Terrence McNally, a few years after graduating Harvard, left his role as founding director of a Boston secondary school, for Los Angeles and the entertainment industry in search of larger audiences. After twenty years as an actor, director, screenwriter (Earth Girls Are Easy — starring Geena Davis, Jeff Goldblum, Jim Carrey and Damon Wayans), songwriter and record producer (classic novelty songs and Julie Brown’s Goddess in Progress, #4 EP in the Village Voices 1985 Music Critics Poll), he wasn’t fulfilling his vision: helping to create a world that just might work.
His experience and aspiration come together now in consulting and media work. As a speaker, writer, consultant, and coach, McNally uses all he learned as a teacher and in the entertainment industry to help foundations, non-profits, public agencies, and progressive businesses communicate more strategically. He offers expertise in media training, presentation skills, message development, and marketing. His most popular work focuses on storytelling and narrative, as he helps individuals and organizations deliver their best messages in person, in writing, or through the media.
Clients include the cities of San Jose and Berkeley, League of California Cities, Annenberg Foundation, Robert Wood Johnson Foundation, MacArthur Foundation, Nemours Foundation, Pfizer Foundation, NASA, FINRA, CDC/Centers for Disease Control, Urban Library Council, Bank Of America Neighborhood Excellence Initiative, CERES, Friends Of The Earth, Greenpeace USA, League of Conservation Voters, US Climate Action Network, Naighborworks, Glaxo-SmithKline Patient Advocates, Volunteers Of America, Intel Corporation, Interface Flooring, and Herman Miller.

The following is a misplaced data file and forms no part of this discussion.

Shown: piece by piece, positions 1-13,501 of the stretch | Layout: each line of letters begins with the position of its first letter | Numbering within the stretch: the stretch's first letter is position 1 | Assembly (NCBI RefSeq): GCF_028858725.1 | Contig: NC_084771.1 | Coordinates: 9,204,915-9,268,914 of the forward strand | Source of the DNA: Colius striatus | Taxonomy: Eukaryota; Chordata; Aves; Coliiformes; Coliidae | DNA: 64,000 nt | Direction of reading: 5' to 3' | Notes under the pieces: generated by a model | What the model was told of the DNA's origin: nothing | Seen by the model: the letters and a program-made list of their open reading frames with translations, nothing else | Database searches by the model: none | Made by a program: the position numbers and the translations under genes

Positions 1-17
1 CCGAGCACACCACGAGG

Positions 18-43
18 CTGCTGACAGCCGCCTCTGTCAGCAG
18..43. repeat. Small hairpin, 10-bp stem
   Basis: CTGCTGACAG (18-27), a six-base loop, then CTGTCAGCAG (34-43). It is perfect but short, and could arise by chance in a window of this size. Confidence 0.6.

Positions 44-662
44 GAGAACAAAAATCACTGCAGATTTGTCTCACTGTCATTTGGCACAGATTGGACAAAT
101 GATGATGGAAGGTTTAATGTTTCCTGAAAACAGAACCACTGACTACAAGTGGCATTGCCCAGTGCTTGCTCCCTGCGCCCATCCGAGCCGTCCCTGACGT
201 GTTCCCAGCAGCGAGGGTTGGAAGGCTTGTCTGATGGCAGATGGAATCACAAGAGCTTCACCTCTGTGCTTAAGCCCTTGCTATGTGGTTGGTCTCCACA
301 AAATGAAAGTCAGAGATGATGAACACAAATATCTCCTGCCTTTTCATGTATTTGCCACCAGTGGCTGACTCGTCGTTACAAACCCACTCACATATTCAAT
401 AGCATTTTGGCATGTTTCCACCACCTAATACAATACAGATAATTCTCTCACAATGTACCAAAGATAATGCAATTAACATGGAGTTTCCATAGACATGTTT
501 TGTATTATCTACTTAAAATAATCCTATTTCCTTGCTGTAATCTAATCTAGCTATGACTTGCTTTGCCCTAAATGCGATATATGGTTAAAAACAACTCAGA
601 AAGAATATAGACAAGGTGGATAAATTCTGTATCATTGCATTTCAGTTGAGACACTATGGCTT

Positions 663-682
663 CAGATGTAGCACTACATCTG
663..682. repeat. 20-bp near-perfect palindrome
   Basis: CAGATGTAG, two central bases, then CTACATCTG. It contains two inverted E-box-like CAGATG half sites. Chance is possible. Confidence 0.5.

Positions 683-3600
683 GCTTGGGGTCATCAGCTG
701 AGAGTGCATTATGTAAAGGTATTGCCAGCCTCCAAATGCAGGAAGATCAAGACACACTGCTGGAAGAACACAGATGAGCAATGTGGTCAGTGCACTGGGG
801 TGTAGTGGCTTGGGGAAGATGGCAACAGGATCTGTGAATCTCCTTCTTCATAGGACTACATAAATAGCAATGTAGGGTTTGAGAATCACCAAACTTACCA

McNally hosts and produces the monthly podcast Disruptive for Harvard’s Wyss Institute for Biologically Inspired Engineering. On his weekly radio show on the Progressive Voices Network on TuneIn.com, podcast at aworldthatjustmightwork.com, McNally engages visionary individuals, ideas, and actions. One week Michael Lewis explains the Wall Street crash, the next Father Greg Boyle and one of the thousands of gang members he’s hired at LA’s Homeboy Industries offer hope. Guests include Temple Grandin, Nicholas Kristof, Cornel West, Doris Kearns Goodwin, Craig Venter, Arianna Huffington and Robert Wright. Terrence makes sure complex and important ideas make sense and matter to listeners. All based on the fact that he believes we can do better, and wants to find out how. Print interviews appear at AlterNet.org.